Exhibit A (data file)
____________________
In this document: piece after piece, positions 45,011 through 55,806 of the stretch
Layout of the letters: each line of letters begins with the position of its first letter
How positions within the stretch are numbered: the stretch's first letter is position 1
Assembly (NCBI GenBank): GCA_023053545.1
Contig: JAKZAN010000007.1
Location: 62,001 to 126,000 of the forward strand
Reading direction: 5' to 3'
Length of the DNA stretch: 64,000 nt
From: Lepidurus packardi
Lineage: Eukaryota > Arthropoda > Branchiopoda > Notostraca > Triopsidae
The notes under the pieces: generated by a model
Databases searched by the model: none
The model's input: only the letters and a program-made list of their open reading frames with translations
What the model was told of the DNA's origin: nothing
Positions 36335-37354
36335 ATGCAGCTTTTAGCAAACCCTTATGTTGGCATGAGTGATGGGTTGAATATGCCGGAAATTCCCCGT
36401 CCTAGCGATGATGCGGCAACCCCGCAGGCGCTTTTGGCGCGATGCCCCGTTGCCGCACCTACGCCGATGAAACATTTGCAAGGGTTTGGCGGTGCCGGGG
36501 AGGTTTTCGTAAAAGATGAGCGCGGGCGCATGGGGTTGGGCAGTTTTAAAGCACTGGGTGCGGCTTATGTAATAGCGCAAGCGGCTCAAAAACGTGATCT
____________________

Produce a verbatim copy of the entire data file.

In this document: piece after piece, positions 45,011 through 55,806 of the stretch
Layout of the letters: each line of letters begins with the position of its first letter
How positions within the stretch are numbered: the stretch's first letter is position 1
Assembly (NCBI GenBank): GCA_023053545.1
Contig: JAKZAN010000007.1
Location: 62,001 to 126,000 of the forward strand
Reading direction: 5' to 3'
Length of the DNA stretch: 64,000 nt
From: Lepidurus packardi
Lineage: Eukaryota > Arthropoda > Branchiopoda > Notostraca > Triopsidae
The notes under the pieces: generated by a model
Databases searched by the model: none
The model's input: only the letters and a program-made list of their open reading frames with translations
What the model was told of the DNA's origin: nothing
Positions 36335-37354
36335 ATGCAGCTTTTAGCAAACCCTTATGTTGGCATGAGTGATGGGTTGAATATGCCGGAAATTCCCCGT
36401 CCTAGCGATGATGCGGCAACCCCGCAGGCGCTTTTGGCGCGATGCCCCGTTGCCGCACCTACGCCGATGAAACATTTGCAAGGGTTTGGCGGTGCCGGGG
36501 AGGTTTTCGTAAAAGATGAGCGCGGGCGCATGGGGTTGGGCAGTTTTAAAGCACTGGGTGCGGCTTATGTAATAGCGCAAGCGGCTCAAAAACGTGATCT